As you filed your taxes this year, you might have spent some time grumbling. Why does it have to be so complicated? Am I paying too much? Couldn't the system be more fair?

But it's at this time of year when you ought to consider that as an American, when it comes to taxes you've got it easy.

At least in some ways. It's true that the system is inordinately complicated, which is in large part because it was built by special interests with the means to navigate the complexity they designed. As for your personal taxes, it could be much simpler and easier, but the companies that make your tax software have successfully lobbied to keep the system more complex so you'll have no choice but to buy their products.

That aside, there are a lot of misconceptions about taxes in America, starting with the idea that we pay too much.

In fact, we pay much lower taxes than most of our peer countries. In the United States, our tax-to-GDP ratio is about 26 percent, far below the 34 percent average of the advanced economies in the Organisation for Economic Co-operation and Development (OECD), and drastically less than some European countries (Denmark tops the list at 46 percent). To some conservatives and libertarians, the appropriate response to those figures is, "That's why we're more free than them." But are we?

If by "free" you mean "more vulnerable," then yes. We have chosen — whether we did it consciously or not — to create a system that makes it easier for a small number of people to get super-rich, but also makes life more cruel and difficult for everyone else. In your average social democratic European country, you pay more taxes, but you also get a lot in return: universal health coverage, free child care, generous paid family leave, and free college, for example. If you're Danish or French or German, there are certain things you just don't have to worry about, things that keep us Americans up nights.

All of that is a choice. We choose to make health care a privilege, not a right. We choose to pay teachers so little they've been forced to walk off the job. We choose to have high rates of child poverty, and some of the highest levels of inequality in the industrialized world. Those are choices we make, and they start with how much we're willing to raise in taxes.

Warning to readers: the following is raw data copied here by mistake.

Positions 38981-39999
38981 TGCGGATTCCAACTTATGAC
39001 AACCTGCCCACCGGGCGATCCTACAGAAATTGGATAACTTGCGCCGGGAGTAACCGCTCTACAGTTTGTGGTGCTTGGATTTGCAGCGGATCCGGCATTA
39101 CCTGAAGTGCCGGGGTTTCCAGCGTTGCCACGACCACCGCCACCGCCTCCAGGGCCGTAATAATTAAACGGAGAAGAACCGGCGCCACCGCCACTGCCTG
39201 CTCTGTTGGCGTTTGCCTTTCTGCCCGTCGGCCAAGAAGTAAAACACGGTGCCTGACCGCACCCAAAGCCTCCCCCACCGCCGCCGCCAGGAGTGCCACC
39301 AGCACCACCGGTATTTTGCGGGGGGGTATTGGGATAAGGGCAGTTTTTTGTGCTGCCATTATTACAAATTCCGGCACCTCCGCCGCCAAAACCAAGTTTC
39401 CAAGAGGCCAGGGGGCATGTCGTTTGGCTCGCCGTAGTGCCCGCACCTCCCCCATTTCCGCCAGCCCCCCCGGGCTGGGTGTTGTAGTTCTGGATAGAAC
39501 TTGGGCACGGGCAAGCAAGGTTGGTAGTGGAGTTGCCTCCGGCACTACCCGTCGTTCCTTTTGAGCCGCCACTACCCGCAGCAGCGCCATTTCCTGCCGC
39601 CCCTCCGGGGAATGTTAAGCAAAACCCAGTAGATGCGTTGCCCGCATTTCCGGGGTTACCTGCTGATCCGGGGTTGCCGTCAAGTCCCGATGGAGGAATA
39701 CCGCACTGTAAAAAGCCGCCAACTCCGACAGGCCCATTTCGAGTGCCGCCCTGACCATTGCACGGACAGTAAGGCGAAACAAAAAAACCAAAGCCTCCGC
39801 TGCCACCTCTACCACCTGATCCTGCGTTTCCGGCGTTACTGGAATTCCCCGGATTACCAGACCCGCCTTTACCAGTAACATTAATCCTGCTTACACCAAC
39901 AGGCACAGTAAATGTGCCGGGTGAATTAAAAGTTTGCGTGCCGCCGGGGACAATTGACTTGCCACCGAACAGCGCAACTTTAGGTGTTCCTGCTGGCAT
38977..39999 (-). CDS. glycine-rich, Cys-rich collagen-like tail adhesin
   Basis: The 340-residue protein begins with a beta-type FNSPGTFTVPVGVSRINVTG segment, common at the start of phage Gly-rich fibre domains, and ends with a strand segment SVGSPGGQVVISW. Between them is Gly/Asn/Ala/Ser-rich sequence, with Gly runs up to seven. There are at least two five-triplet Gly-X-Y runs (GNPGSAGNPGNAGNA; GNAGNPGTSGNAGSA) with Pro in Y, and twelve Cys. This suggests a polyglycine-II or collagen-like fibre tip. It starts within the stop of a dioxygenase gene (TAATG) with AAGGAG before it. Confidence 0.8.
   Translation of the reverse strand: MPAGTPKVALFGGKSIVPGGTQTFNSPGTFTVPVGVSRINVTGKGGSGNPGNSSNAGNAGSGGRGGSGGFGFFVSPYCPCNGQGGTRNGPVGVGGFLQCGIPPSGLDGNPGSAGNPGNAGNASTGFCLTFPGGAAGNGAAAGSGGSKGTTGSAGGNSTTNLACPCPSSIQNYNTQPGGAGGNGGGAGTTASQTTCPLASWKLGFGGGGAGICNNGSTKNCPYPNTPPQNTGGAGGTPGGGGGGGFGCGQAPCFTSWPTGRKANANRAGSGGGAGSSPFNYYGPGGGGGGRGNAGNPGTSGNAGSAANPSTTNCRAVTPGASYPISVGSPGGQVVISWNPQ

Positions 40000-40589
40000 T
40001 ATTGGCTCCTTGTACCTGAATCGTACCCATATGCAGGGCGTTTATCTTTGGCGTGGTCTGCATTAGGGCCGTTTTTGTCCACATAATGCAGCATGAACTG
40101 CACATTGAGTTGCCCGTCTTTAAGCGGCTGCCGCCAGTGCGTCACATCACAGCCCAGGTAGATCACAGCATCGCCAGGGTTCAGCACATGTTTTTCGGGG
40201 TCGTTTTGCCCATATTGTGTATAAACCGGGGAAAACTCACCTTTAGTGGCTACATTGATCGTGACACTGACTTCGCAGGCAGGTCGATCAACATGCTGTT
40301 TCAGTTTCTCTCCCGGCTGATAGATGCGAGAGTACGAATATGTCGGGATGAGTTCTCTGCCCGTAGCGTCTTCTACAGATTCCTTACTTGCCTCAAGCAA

Yet one of our two major parties has as its most passionately held belief the idea that wealthy Americans pay too much in taxes, and no effort should be spared to relieve them of their crushing burden. Which is why this party just passed an enormous tax cut primarily benefiting corporations and the wealthy, just as it always does when it takes power, and why it routinely decries the tribulations of "job creators" while pouring contempt on the mooching poor who get away without paying taxes. The Wall Street Journal, house organ of the American overclass, once famously referred to these grasping proletarians as "lucky duckies," avoiding taxes while only having to suffer the minor inconvenience of poverty in return.

But here's the truth: If you add up all the taxes Americans pay, the system is only slightly progressive. As this new report from the Institute on Taxation and Economic Policy shows, those in the poorest quintile pay a total of about 16 percent of their income in taxes, those in the middle pay 25 percent, and those in the top 1 percent pay 30 percent. Even if the federal income tax is quite progressive, with everyone paying more the higher their incomes, the non-rich pay a lot of other taxes, many of which, like payroll taxes and sales taxes, actually hit you harder the lower your income.

So how should we change the tax system? Last year at tax time I asked a bunch of liberal economists what changes they'd like to see, and I was somewhat surprised to find that they didn't favor an overhaul of the system; instead, they proposed relatively small adjustments to make it more progressive and raise more revenue. The reason was that unlike conservatives, they don't believe that tweaking the tax code, in whichever way you do it, will transform the economy and make everyone rich. Just this week, Rep. Kevin Brady (R-Texas), the chief tax-writer in the House, wrote an op-ed claiming that the Republican tax bill "has laid the foundation for a new era of American prosperity ... a true revival of American innovation, dynamism, and economic growth."

What a joke. The biggest effect of the GOP's tax bill has been to spur an explosion of stock buybacks benefiting shareholders and Wall Street, with only a small portion going to workers. In other words, just as Democrats predicted, a trickle-down tax cut produced a smorgasbord for the wealthy and not much of a trickle for everyone else. Which made it just like every Republican tax cut.

The American public seems to understand this pretty well; if you look at polls about taxes, people's chief complaint is always that the wealthy and corporations aren't paying their fair share. But the problem goes even deeper. We could all pay more, and in return get more from government than we're getting now. We just have to decide to do it.